When he was arrested last May he was employed by the Inner London County Council as an educational welfare officer, according to the Hackney Gazette’s report of the trial, which failed to mention that there is no such thing as the Inner London County Council.
Mr Stephen Mitchell, prosecuting, claimed that, in 1969, on a caravan holiday in Canvey Island, Justin slipped a boy a tranquiliser in his cup of cocoa and “when he fell asleep sexually assaulted him”.
Then, in 1970, Justin met two brothers aged 13 and 14. He introduced himself to their parents, who “were totally put off their guard because he was working for Hackney borough council. As a result they allowed their sons to meet” Justin.
The prosecution claimed that one of the boys was shown a copy of the ABZ Of Love, into which Justin “had stuck obscene photographs. When the boy complained of a headache” Justine “gave him three sedatives and then, when he became drowsy, indecently assaulted him”.
Justin, it was said, had taken the same boy to see a “friend” – the Hackney Gazette’s quote-marks – in Shepton Malet jail, but the prison authorities refused to allow the boy in. The man they’d gone to see was Sidney, who later jumped bail.
Mr Mitchell said another of Justin’s victims was a young boy who was having difficulties in settling down at school after being indecently assaulted abroad.
When he was arrested on May 25, Justin said: “I do feel terribly ashamed and guilty for all the anxiety I have caused to all those whose trust I have betrayed. I am glad these children have been relieved of the awful burden I have placed upon them.”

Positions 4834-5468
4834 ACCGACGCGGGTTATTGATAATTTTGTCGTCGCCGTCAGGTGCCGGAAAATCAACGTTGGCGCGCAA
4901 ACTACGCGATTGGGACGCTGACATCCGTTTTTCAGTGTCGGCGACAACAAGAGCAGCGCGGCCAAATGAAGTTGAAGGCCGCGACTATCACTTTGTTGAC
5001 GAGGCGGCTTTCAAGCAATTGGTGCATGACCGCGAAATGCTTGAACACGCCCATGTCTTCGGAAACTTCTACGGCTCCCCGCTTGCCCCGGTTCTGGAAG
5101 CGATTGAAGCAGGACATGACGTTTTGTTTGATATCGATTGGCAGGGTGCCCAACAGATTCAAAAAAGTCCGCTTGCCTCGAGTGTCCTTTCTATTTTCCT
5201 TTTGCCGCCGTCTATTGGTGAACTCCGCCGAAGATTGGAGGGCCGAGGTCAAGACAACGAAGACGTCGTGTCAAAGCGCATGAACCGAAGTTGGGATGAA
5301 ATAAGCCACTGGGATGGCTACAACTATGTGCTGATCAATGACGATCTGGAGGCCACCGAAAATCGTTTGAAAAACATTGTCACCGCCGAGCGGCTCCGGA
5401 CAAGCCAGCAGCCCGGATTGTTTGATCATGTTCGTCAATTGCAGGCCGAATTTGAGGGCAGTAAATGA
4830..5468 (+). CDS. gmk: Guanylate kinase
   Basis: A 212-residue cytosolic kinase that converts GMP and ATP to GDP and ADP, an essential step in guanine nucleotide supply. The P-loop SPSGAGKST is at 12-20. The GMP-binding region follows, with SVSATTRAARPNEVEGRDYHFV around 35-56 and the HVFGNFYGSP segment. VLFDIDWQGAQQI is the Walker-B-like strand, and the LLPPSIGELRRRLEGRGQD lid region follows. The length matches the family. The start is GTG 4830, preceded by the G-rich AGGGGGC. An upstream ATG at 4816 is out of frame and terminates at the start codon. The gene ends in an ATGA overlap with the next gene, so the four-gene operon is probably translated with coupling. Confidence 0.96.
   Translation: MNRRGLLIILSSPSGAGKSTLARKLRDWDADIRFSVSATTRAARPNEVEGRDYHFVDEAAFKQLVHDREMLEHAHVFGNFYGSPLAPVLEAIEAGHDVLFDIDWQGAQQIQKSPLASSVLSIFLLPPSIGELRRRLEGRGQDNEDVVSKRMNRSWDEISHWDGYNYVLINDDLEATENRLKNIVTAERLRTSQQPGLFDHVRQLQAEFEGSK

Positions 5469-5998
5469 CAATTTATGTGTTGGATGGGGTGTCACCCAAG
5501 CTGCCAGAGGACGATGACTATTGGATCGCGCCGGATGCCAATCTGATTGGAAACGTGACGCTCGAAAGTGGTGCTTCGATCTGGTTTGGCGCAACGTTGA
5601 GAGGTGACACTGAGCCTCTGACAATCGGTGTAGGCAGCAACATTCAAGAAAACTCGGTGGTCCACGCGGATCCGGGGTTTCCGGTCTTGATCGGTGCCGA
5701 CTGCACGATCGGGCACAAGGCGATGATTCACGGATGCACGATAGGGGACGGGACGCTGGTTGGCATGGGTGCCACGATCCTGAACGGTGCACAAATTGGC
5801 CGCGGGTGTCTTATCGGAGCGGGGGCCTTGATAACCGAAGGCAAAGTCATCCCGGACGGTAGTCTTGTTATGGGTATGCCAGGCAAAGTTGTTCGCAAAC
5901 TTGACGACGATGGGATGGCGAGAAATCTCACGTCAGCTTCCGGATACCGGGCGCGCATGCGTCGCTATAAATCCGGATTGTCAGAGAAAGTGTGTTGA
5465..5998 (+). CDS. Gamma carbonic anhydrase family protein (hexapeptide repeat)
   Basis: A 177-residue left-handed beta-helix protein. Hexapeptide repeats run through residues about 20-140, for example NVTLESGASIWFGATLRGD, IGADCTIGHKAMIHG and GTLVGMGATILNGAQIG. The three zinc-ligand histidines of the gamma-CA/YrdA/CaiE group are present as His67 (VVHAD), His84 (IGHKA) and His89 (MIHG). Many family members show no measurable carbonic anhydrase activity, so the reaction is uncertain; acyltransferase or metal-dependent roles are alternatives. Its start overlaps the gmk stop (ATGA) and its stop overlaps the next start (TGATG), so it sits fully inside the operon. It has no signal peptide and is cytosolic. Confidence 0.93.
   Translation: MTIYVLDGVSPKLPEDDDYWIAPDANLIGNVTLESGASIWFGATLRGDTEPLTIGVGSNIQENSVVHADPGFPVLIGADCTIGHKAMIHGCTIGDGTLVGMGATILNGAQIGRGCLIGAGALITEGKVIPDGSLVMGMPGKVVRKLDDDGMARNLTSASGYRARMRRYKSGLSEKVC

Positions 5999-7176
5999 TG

Judge Corcoran listened to all this, then he jailed Justin for two years. He said that Justin was someone said to have a bright future in the social service. He went on: “You embarked on these employments with a certain flair which you undoubtedly have for this sort of work. But things went wrong because you had no training in any social studies. There was no period when people could supervise you in training before you actually did the work and when your particular failing may well have been spotted.
“You may have been saved what happened to you and the boys under your care might also have been spared. It is a pity.
“You met five boys in the course of your professional work. There is no doubt that you excited them sexually by showing some of them photographs. Certainly in the case of two of them you gave them tablets which acted as a sedative. You may well have put them in a position of not being able to resist what you intended to do to them.
“The majority of the boys were in your care because they were difficult, maladjusted and disturbed.”